Even after accounting for special education expenditures, which are often cited as the reason traditional public schools receive greater funding, charters in 11 of 14 cities remain significantly underfunded.

This year’s report is the first in a series of three studies to be released this year by the University of Arkansas team that looks at charter school funding. The second one will focus on funding in each of the boroughs in New York, and the final study will examine the return on investment between charter schools and traditional public schools, by comparing total dollars spent to student outcomes.

In 2013, 2014 and 2015, the University of Arkansas’s Department of Education Reform looked at similar charter school funding discrepancy trends, each of which showed that public charter schools tend to receive far less money than traditional public schools.

“Charter School Funding: Inequity in the City” is available at www.uaedreform.org/charter-school-funding-inequity-in-the-city.

About the Department of Education Reform: The mission of the Department of Education Reform is to advance education and economic development in Arkansas and nationwide by focusing on the improvement of K-12 schools. The Department of Education Reform is committed to producing and disseminating high-quality research that will inform policymakers, scholars, parents, teachers, administrators and the general public about policies and practices that could improve the performance of schools in Arkansas and nationwide.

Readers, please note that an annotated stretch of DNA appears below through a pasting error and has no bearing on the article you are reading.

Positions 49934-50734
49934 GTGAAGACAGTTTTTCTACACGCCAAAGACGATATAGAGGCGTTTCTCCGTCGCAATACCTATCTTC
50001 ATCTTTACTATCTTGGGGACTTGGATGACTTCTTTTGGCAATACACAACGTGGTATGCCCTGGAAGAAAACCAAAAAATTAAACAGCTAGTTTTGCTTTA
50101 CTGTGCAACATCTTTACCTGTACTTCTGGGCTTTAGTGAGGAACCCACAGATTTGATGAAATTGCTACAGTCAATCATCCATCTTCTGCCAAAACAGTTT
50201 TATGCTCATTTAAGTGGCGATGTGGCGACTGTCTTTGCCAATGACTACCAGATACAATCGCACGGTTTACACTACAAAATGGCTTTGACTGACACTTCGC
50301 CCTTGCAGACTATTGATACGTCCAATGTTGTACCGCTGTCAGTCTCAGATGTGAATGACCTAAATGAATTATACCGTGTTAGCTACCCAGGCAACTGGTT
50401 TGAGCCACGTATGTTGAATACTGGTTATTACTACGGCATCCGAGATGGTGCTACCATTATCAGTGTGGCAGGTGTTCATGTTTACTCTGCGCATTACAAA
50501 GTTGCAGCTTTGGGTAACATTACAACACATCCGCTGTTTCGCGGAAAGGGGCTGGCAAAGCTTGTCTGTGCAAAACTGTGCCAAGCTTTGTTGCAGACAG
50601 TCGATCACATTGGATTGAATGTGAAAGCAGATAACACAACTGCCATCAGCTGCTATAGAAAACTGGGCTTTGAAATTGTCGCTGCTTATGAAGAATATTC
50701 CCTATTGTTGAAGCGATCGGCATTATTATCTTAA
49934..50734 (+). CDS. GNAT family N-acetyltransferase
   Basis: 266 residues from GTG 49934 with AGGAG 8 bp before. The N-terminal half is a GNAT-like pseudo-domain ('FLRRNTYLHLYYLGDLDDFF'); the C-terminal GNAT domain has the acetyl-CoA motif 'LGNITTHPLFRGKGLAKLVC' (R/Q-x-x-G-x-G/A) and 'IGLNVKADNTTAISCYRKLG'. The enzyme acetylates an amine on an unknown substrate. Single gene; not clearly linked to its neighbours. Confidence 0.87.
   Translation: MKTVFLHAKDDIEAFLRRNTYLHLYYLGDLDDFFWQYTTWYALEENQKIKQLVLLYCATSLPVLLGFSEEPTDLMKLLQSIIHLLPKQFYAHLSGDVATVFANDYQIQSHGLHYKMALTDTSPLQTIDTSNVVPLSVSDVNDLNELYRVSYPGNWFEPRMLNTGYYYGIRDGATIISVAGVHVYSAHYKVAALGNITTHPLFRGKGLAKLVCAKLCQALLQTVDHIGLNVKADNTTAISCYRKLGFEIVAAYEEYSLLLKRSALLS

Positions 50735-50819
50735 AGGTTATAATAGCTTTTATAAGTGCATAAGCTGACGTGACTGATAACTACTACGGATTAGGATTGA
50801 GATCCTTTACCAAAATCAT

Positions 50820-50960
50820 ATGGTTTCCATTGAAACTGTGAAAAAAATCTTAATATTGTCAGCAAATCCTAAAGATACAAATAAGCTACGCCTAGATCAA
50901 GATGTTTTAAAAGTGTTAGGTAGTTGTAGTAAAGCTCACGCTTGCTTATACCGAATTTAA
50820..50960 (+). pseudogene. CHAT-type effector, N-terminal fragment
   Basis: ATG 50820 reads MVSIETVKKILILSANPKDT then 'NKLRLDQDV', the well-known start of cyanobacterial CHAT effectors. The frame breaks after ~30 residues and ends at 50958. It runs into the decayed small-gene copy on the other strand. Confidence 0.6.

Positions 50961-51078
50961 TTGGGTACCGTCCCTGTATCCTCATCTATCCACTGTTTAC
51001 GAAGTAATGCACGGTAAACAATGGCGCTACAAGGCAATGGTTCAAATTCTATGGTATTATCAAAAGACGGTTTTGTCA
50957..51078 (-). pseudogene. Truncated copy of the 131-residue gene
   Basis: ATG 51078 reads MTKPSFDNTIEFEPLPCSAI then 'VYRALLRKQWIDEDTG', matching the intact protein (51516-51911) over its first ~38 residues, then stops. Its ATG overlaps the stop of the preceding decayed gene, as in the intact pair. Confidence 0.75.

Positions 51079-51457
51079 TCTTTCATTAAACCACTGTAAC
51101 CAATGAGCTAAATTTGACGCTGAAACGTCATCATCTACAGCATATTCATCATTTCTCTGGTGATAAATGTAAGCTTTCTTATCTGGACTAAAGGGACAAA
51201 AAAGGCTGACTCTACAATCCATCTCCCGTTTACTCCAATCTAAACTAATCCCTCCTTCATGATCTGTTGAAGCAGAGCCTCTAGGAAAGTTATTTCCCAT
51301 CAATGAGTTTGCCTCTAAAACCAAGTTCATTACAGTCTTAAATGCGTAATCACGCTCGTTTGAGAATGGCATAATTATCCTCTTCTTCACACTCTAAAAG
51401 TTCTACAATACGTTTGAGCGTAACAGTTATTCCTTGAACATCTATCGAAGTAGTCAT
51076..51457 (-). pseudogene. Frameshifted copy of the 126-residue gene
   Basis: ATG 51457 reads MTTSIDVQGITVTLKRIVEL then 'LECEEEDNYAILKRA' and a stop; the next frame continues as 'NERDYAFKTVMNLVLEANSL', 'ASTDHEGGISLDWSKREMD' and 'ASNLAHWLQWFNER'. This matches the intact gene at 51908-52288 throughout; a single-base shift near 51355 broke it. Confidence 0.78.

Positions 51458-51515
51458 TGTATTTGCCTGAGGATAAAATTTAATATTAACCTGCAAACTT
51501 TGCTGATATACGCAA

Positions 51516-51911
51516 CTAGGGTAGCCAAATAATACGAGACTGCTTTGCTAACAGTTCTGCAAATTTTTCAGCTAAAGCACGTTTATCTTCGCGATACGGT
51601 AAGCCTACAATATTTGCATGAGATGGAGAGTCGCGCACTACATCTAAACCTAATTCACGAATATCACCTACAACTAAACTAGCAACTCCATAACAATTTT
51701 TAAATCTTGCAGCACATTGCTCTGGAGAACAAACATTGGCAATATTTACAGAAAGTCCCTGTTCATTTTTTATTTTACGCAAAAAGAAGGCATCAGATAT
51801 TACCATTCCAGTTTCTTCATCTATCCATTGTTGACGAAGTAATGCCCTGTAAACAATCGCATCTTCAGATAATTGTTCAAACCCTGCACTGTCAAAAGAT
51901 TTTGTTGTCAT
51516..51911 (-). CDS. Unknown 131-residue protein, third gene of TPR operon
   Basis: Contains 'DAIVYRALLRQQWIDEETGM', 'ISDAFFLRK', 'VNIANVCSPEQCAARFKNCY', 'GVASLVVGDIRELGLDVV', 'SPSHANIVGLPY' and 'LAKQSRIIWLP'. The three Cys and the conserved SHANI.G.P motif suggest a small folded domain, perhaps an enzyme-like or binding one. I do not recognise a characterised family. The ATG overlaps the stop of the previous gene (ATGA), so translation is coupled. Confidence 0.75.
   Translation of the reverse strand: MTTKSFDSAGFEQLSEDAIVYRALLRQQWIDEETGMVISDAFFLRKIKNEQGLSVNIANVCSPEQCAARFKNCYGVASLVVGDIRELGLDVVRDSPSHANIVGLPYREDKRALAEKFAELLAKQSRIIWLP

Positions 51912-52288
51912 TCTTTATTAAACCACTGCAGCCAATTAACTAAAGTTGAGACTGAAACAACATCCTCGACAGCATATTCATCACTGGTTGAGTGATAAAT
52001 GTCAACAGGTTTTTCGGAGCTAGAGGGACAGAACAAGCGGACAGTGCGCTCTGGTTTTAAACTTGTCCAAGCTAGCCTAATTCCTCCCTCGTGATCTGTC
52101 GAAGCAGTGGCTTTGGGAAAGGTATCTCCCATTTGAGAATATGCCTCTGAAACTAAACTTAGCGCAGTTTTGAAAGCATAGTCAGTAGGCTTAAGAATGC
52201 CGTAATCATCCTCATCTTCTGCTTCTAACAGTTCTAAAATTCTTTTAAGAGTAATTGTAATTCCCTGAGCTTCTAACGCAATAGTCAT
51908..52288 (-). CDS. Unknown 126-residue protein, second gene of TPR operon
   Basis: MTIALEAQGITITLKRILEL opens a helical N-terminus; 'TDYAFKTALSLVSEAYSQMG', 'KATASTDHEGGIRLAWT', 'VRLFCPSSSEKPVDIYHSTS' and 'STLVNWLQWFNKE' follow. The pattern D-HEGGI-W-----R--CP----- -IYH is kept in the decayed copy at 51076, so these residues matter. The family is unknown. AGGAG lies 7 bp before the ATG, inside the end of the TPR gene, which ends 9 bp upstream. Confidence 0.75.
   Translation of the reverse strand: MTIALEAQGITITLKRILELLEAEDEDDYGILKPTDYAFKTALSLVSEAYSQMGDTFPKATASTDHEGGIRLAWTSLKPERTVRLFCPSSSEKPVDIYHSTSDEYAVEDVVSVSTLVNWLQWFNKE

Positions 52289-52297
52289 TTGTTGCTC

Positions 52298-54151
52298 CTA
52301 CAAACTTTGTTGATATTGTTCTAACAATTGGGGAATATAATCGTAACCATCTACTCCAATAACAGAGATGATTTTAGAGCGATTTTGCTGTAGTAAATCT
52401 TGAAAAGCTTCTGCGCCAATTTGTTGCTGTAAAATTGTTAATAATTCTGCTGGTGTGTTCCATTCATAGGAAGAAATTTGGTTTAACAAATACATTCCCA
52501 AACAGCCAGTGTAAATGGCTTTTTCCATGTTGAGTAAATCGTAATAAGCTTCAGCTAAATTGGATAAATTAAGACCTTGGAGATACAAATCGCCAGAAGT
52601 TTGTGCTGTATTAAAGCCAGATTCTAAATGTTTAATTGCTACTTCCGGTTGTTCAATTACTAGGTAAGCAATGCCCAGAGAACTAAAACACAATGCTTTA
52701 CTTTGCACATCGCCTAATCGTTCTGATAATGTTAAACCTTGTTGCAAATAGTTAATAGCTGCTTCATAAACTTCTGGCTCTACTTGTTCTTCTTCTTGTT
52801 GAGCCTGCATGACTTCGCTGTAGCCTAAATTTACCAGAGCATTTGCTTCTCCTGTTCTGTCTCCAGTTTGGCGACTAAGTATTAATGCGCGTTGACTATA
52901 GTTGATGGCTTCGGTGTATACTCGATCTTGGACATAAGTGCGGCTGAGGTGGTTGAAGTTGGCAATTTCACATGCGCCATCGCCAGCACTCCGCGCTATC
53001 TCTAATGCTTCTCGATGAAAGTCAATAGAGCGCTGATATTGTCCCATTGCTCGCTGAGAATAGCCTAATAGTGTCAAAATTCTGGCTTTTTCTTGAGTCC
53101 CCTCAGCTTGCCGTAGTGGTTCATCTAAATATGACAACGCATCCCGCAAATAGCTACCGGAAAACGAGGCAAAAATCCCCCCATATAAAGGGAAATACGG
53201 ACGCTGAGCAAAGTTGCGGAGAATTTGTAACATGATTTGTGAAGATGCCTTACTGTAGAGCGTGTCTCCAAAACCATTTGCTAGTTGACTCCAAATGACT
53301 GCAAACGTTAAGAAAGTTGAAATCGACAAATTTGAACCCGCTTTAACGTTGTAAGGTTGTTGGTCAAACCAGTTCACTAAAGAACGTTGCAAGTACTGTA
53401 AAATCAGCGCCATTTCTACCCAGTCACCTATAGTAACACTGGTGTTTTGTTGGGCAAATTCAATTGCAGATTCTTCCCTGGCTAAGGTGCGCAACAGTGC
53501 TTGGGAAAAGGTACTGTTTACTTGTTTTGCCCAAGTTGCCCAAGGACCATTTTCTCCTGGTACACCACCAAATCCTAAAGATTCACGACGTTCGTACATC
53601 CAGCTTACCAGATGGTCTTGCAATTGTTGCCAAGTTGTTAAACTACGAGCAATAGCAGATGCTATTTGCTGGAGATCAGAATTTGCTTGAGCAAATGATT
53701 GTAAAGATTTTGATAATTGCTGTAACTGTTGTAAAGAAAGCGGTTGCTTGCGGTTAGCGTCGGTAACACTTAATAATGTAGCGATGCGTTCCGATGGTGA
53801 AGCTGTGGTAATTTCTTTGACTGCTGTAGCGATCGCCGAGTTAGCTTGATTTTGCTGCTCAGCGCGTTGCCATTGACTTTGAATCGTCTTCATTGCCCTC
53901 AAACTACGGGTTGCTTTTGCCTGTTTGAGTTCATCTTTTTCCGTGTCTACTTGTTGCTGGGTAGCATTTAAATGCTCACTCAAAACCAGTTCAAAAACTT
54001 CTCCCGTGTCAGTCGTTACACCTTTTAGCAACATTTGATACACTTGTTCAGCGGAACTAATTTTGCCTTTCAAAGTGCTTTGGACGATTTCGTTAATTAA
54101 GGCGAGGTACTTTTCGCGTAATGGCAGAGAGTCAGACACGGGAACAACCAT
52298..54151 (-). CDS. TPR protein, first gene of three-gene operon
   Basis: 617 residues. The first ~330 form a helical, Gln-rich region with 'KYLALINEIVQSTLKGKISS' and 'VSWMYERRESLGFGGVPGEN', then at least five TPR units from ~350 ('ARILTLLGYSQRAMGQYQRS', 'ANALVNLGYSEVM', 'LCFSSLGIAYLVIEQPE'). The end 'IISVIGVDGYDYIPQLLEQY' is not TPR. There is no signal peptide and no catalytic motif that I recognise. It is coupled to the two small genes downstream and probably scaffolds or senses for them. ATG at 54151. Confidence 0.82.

About the University of Arkansas: The University of Arkansas provides an internationally competitive education for undergraduate and graduate students in more than 200 academic programs. The university contributes new knowledge, economic development, basic and applied research, and creative activity while also providing service to academic and professional disciplines. The Carnegie Foundation classifies the University of Arkansas among only 2 percent of universities in America that have the highest level of research activity. U.S. News & World Report ranks the University of Arkansas among its top American public research universities. Founded in 1871, the University of Arkansas comprises 10 colleges and schools and maintains a low student-to-faculty ratio that promotes personal attention and close mentoring.

Contacts

Patrick Wolf, Twenty-First Century Chair in School Choice
College of Education and Health Profesions
479-575-2084, pwolf@uark.edu

Heidi Wells, director of communications
College of Education and Health Professions
479-575-3138, heidisw@uark.edu